On July 29, Anthony Fauci was interviewed by Dr. Jennifer Ashton, ABC’s Chief Medical Correspondent. During that interview he said, “The wearing of masks and other coverings as we just discussed, are going to not only protect against COVID-19 but also help protect us against influenza. So we may find a secondary benefit of the lessons that we’ve learned over the past six months.”
Remember “July 29.” Also recall that Fauci is Director of the NIH’s National Institute of Allergy and Infectious Diseases. This is a branch of the Department of Health and Human Services devoted to primary research. The CDC is another branch of the DHS, and has specialists who deal with the human side called epidemiology. The fact that Dr. Fauci was offered to President Trump is puzzling, when Dr. Alicia Fry, chief of CDC’s Epidemiology and Prevention Branch was available. Instead, Dr. Redfield, Director of CDC (not an epidemiologist) has been prominent in public discussions. But I digress.
The CDC has lots of branches and publications. One of them is the Journal of Emerging Infectious Diseases. It is dedicated to “Fast and broad dissemination of reliable information on emerging infectious diseases.” One would expect Dr. Fauci to both be aware of the Journal, and up to date on its contents. So when he spoke with Dr. Ashton in July, we would expect that he should have read the May 2020 issue of Emerging Infectious Diseases. In it we find, “Nonpharmaceutical Measures for Pandemic Influenza in Nonhealthcare Settings—Personal Protective and Environmental Measures.”
This paper from three months before the interview reviews “the evidence base on the effectiveness of nonpharmaceutical personal protective measures and environmental hygiene measures in nonhealthcare settings … in pandemic plans. The “evidence base” means “everything that is known.”
The authors go on to say that they are looking at handwashing and mask wearing as possible ways to prevent transmission of H1N1 (swine) flu. And before you start yelling, swine flu and Wuhan flu are transmitted the same way. So whatever works (or doesn’t work) for one will work (or not work, as the case may be) for the other.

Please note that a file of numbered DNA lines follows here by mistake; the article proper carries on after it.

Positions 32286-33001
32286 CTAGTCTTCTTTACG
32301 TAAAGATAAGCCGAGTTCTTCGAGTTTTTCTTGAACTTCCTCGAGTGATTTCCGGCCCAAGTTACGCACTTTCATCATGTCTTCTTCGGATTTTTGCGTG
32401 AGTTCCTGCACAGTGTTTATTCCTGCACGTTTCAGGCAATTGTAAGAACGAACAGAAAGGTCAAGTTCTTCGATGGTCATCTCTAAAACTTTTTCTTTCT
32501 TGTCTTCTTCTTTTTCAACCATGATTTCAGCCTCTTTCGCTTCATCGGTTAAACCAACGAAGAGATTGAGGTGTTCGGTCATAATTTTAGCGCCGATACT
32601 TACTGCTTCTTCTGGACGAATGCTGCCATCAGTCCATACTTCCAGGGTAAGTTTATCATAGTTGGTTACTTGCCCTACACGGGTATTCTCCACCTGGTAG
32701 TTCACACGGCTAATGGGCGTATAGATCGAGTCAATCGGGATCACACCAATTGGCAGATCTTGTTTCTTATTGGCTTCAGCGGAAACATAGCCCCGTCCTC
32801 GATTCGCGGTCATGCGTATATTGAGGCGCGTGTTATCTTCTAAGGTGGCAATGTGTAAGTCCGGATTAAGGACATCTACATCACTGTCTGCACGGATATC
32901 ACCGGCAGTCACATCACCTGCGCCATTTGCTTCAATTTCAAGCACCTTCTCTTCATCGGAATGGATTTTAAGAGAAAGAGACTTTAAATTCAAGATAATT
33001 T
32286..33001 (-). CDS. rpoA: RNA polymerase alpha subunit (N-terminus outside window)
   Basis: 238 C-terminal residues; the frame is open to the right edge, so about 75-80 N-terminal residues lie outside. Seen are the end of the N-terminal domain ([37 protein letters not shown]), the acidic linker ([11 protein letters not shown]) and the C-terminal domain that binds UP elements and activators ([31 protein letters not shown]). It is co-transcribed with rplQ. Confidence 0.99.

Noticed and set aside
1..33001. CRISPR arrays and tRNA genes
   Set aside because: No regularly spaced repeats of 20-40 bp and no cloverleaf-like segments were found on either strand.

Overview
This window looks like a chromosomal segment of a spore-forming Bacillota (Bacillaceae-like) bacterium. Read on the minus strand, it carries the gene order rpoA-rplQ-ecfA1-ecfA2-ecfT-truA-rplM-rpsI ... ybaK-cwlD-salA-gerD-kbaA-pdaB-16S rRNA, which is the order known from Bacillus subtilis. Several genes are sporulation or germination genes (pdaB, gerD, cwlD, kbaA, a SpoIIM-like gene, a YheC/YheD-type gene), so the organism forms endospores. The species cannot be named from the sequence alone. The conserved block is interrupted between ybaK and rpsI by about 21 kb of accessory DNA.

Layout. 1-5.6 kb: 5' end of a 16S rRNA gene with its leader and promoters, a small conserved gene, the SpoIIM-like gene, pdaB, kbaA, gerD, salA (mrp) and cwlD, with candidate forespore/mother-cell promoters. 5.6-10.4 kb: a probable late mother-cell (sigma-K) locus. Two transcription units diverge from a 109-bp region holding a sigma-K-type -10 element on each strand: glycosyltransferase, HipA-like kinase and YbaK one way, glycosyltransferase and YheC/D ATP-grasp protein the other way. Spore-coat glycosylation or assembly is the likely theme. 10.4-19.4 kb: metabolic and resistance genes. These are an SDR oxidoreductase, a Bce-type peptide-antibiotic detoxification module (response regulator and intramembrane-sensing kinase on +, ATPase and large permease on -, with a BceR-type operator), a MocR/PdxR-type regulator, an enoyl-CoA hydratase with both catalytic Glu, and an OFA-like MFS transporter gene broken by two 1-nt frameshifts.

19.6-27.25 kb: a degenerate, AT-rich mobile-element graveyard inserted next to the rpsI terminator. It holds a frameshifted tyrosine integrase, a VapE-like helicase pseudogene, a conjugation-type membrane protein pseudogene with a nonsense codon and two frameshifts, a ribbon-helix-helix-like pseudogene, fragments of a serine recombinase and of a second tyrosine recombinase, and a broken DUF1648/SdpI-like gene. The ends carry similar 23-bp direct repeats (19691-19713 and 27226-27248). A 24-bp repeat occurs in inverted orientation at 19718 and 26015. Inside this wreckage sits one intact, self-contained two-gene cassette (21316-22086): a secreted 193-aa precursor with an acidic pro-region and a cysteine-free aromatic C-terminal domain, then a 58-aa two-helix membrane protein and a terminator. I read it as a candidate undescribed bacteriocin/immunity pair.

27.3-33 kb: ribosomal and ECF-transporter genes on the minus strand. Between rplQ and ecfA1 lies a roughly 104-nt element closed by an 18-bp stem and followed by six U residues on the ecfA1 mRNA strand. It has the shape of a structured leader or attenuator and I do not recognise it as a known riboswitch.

Handwashing and hand sanitizer were bigtime early recommendations by Fauci and friends as ways to prevent you from getting Wuhan flu. We had massive runs on hand sanitizer, with lots of companies figuring out how to get a piece of that suddenly huge pie. We even had some versions pulled off the market because they weren’t safe.
Originally Fauci and the WHO told us that masks weren’t useful for us and should be saved for medical personnel who needed them. Now Fauci tells us they are essential. His excuse is that he was originally trying to prevent a run on masks. The simpler explanation is that he was lying either at the beginning or the end. But let’s let that slide. The paper in EID didn’t just looked at both hand washing and masks. Without further ado, we should “follow the science” and look at the scientific paper.
First, let’s recall that randomized controlled trials are considered the “gold standard.” They allow an investigator to reach firm, useful conclusions. These investigators looked at fourteen – count ‘em – fourteen RCTs in a “meta-analysis.” Evidence from these RCTs “did not support a substantial effect on transmission of laboratory-confirmed influenza.”
Translation: You can wash your hands all you want or take a bath in hand sanitizer. Or not. You can wear any mask you want. Or not. It’s not going to matter. It won’t make any difference on whether you get Wuhan flu or not. That’s the science.
But that’s not all. Fauci told MarketWatch on July 24 that “masks and respirators reduced the risk of infection by anywhere from 78 percent to 85 percent.” He cited a paper in Lancet to bolster his assertion. But he misrepresented the paper. One key factor is that the authors reviewed 172 observational and 44 comparative studies, but not one RCT. Not one. Further, their search “did not retrieve any systematic review of information on physical distancing, face masks, or eye protection to prevent transmission…”
In short, the paper Fauci cited didn’t have any proof relevant to the question. Had Fauci read past the numbers that looked like what he wanted to see, he’d have realized that it was worthless for forming policy.
Fauci knew all this and lied through his teeth to Dr. Ashton and MarketWatch. It’s clear that he’s lying to America. President Trump should point this out and dump Fauci. If he thinks he needs an epidemiologist on his team, then he should get a real one, perhaps Dr. Alicia Fry. At least she would have some understanding of how to deal with a virus that’s clearly in the wild, where no measures will have any effect on the large features of the epidemic.
COVID-19 may take down an independent news outlet
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